North Atlantic Ocean climate in 2023

Highlights of climatic conditions in the North Atlantic for 2023 are presented by ICES Working Group on Oceanographic Hydrography.

Published: 13 May 2024

​​​​​​​​Prevailing oceanographic conditions across ICES region provide context for species, habitats, and resources in the marine ecosystem. These conditions are closely interlinked with the prevailing weather patterns in the overlying atmosphere. Long time-series of ocean properties are rare for the surface ocean and even more uncommon in the deep ocean. This makes the North Atlantic region unique as there are a relatively large number of locations where oceanographic data have been collected repeatedly for multiple years or decades. The longest records extend back more than a century.

​Each year, ICES Working Group on Ocean Hydrography summarise the oceanographic and atmospheric conditions across ICES regions in the North Atlantic Ocean. These comprise the shelf regions, the Subpolar gyre, and the Nordic and Barents Seas. In 2023, WGOH decided to move from an annual publishing cycle to a three-year cycle for ICES Report on Ocean Climate. Annual data and updated time series associated with ICES Report on Ocean Climate can still be found in the oceanographic database in ​​ICES Data Centre.

Highlights for the North Atlantic 2023

Sea surface temperatures were generally high across the entire North Atlantic region. This was consistent with warmer-than-average surface air temperatures across much of the region. Air temperatures were especially high in the eastern North Atlantic  - off Britain and Ireland, the Bay of Biscay, and the Iberian Peninsula - in all seasons.  

Several surface water marine heatwaves (i.e. prolonged periods of anomalously warm conditions) developed throughout early summer and autumn, increasing the seasonal heating. These events were particularly prevalent over larger parts of the Northwest European Shelf and the eastern Subpolar North Atlantic in June, and on the eastern North American Shelf from July until September.

Low salinity levels

The record low salinities of the mid-2010s observed in the North Atlantic Subpolar Gyre region remain evident along the ocean current pathways northward towards the Nordic Seas and southward towards the Subtropical Gyre. Most surface and intermediate layers in the eastern North Atlantic are still fresher in 2023 than the long-term mean conditions (e.g. northeastern region of the Subpolar Gyre, Barents Sea, Norwegian and Greenland seas, Bay of Biscay). The freshening signal continues along the eastern limb of the Subtropical Gyre (Gulf of Cadiz, Canary Basin).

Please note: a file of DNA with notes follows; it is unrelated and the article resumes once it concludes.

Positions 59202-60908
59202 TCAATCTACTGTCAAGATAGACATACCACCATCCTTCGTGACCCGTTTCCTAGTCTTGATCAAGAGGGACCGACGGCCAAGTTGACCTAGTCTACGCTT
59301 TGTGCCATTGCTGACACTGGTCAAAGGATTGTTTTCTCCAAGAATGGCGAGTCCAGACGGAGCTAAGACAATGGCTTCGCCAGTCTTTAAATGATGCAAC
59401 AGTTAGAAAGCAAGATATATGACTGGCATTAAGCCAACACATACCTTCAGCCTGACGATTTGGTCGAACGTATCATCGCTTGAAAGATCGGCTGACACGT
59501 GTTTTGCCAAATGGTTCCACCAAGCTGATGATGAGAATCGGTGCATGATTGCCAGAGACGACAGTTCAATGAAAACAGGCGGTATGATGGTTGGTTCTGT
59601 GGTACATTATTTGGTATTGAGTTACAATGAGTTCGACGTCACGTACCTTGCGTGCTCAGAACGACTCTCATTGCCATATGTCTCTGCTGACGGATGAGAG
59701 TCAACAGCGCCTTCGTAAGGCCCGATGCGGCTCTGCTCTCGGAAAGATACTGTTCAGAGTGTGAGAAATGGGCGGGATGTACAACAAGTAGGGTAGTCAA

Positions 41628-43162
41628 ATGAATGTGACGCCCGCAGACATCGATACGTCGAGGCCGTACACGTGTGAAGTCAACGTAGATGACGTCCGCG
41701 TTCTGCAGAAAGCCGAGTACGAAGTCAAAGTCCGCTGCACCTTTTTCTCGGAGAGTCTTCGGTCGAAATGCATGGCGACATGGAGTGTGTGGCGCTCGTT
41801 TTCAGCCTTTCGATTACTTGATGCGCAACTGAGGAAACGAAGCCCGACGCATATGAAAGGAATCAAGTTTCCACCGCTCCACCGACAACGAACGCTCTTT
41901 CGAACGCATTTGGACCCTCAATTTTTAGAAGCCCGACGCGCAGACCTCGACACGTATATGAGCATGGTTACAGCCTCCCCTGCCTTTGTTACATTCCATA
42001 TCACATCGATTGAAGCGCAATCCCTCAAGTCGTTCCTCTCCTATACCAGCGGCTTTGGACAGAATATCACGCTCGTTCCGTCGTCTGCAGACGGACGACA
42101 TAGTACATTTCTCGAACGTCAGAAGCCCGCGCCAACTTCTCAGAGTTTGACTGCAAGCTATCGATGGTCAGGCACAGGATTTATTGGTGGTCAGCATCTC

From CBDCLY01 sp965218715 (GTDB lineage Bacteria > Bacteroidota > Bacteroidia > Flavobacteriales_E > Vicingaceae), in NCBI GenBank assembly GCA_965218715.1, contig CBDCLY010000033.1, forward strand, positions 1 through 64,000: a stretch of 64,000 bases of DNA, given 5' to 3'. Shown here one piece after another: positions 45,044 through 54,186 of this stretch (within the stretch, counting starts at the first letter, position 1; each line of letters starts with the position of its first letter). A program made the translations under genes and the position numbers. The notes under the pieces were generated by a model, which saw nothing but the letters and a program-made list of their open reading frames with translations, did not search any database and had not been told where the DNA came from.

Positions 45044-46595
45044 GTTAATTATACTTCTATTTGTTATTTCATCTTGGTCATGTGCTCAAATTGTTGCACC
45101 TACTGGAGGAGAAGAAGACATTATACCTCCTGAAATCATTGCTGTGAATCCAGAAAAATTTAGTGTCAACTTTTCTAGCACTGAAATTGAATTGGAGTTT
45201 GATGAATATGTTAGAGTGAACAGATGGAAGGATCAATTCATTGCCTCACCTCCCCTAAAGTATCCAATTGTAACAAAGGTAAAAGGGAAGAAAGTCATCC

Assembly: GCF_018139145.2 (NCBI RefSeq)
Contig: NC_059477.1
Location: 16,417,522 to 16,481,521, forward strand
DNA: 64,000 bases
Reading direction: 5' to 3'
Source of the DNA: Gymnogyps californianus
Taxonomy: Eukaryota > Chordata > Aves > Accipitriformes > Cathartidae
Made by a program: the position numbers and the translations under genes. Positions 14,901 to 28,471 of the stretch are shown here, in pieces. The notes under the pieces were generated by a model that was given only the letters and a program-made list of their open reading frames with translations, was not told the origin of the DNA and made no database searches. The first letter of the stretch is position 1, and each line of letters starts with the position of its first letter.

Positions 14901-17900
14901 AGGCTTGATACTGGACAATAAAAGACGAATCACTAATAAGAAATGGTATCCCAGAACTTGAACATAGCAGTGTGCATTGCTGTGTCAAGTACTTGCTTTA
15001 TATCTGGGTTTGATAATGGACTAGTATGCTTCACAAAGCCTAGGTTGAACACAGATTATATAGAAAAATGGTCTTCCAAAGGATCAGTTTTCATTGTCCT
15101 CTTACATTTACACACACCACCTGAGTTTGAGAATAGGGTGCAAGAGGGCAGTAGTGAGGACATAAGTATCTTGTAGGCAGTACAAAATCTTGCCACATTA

In autumn 2022, a newly developed freshening event led to the lowest salinities in the Labrador Sea upper water column in more than three decades. This subsequently caused a significant reduction of the local convection in winter 2022/23 (to shallower than 700 m). Convection in the Irminger and Greenland seas was also limited to relatively shallow depths. This coincided with a weakening of the Subpolar Gyre and an increase in the transport by the Labrador Current south of the Grand Banks of Newfoundland for the first time in a decade. The latter led to a freshening across the Scotian and Northeast U.S. Shelf regions and the first decrease in temperature in this period in the deep channels of the Gulf of St. Lawrence and Scotian Shelf. 

Baltic Sea inflow

In December 2023, the Baltic Sea saw an inflow of dense, oxygenated water from the North Sea. This was the second largest such event since the major inflow of December 2014. Qualified as a “moderate" bottom inflow, this intrusion led to an increase of dissolved oxygen concentration in these anoxic/hypoxic bottom waters, especially in the southern Baltic. The impact across the Baltic Sea still remains uncertain.  ​

ICES Working Group on Oceanic Hydrography (WGOH) closely monitors the ocean conditions in ICES area by updating and reviewing results from standard hydrographic sections and stations. WGOH's work addresses Ecosystem science, Ecosystem science, Observation and exploration, and Conservation and management science, three of ICES scientific priorities.​

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North Atlantic Ocean climate in 2023

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